On a recent coaching call, my client admitted that he “lost it” with one of his team members while reviewing a project plan. “I knew it the minute I raised my voice that this was not the way to increase influence with my team,” he told me. “But I continued anyway!”
We all have moments at work and at home where people or events can trigger an emotional response. Our EQ is showing before we know it, and it’s not helping our reputation as a leader.
Is it IQ or EQ That Makes the Leader?
Daniel Goleman, a pioneer in the study of Emotional Intelligence, is quoted in the Harvard Business Review saying, “The most effective leaders are all alike in one crucial way: They all have a high degree of what has come to be known as emotional intelligence. It’s not that IQ and technical skills are irrelevant. They do matter, but they are the entry-level requirements for executive positions.”
Can you grow and improve your EQ? Goleman’s research highlighted five elements that define your Emotional Intelligence: Self-Awareness; Self-Regulation; Motivation; Empathy, and Social Skills. You absolutely can improve your EQ, and it all starts with self-awareness.
Becoming More Self-aware
I have written about self-awareness before, but suffice it to say that you must become a student of yourself to have a high level of EQ. Pay attention to your behaviors and your effect on other people. How do others react to you? What is it like to be led by you? Self-aware leaders not only manage their own emotions, but they recognize and interact well with the emotions of others.
Are You Teachable?
Another characteristic of leaders with high emotional intelligence is they are teachable. Teachable leaders have a level of humility about them, and they value what they can learn from others. Instead of reacting to emotional displays by others that may seem argumentative, emotionally intelligent leaders respond, usually with a question, to learn more about what is actually going on.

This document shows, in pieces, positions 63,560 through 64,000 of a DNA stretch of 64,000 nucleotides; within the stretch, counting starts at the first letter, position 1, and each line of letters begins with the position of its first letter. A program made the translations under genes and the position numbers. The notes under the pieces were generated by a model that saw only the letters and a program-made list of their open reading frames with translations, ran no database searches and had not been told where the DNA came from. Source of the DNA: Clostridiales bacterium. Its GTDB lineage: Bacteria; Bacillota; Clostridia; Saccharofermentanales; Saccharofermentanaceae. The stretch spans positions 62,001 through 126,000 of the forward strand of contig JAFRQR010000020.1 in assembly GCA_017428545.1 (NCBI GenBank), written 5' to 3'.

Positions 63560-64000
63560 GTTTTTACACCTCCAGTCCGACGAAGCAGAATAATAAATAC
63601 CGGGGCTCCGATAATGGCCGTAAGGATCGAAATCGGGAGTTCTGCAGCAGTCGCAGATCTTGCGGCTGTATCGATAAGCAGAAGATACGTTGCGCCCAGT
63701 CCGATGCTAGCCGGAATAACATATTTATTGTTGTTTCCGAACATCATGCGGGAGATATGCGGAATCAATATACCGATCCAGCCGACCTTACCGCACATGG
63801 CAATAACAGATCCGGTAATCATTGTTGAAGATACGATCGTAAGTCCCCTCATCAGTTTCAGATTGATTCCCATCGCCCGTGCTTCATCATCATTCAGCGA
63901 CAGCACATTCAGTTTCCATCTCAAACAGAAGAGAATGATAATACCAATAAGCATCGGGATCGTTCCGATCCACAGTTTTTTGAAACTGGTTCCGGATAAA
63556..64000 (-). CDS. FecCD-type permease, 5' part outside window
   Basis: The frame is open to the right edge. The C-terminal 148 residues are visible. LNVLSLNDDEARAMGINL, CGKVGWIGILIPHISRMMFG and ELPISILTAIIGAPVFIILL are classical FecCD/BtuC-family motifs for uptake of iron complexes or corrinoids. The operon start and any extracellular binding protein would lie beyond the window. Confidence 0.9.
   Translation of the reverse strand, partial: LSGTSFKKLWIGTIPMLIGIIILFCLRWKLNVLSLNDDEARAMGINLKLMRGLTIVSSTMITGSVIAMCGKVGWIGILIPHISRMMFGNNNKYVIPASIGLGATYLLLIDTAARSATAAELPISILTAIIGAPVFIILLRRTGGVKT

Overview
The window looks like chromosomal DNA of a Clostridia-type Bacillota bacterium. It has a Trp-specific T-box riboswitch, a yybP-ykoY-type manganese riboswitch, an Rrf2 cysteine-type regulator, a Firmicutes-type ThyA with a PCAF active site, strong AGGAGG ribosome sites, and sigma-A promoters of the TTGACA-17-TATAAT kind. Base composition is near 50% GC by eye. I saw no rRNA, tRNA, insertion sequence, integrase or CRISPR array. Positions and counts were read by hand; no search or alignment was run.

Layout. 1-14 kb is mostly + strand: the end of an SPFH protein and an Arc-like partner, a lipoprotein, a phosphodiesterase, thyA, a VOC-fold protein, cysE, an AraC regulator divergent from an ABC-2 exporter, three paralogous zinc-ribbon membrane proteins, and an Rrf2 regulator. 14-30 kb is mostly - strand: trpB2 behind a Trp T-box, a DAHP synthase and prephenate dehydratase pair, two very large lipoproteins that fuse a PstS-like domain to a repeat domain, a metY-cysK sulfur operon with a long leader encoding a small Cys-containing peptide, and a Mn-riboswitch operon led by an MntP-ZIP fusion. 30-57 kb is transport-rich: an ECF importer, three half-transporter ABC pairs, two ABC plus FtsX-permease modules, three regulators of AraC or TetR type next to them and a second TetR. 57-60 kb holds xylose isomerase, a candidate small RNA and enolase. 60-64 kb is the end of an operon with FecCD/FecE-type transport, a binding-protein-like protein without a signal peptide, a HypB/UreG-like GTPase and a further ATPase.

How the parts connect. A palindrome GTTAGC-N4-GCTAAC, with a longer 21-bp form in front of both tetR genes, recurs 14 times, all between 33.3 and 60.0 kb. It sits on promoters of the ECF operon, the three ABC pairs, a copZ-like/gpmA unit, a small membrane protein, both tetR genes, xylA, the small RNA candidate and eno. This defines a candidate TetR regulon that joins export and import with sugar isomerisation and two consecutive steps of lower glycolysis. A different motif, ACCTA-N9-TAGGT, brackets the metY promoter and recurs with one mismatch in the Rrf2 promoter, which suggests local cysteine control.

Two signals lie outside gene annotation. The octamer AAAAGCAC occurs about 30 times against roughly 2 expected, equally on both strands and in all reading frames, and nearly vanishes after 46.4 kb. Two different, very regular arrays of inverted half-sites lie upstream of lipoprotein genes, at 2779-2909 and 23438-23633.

Please, You Go First
High EQ leaders have a quiet confidence about their skills and abilities that allows them to let others shine and be recognized. They do not need to be the center of attention. They readily include others in the spotlight.
Empathy vs. Sympathy
High EQ leaders choose empathy over sympathy. Empathy is born out of your self-awareness. The more self-aware you are, the easier it is for you to feel with someone, not feel for someone. The unaware leader will use sympathy to place themselves in a superior position, feeling sorry for the other person’s situation. A self-aware leader will put themselves in the other person’s shoes and come alongside them in the struggle. An empathetic leader’s favorite words are, “me too.”
My coaching client was able to catch himself in the middle of his emotional outburst and recover the relationship and solve the issue that caused the outburst in the first place. Knowing yourself and choosing to value others is an excellent start to developing a strong emotional intelligence and increasing your influence as a leader.
Perry Holley is a coach and facilitator with the John Maxwell Company’s Corporate Solutions Group as well as a published author. He has a passion for developing others and seeing people grow into the leaders they were intended to become.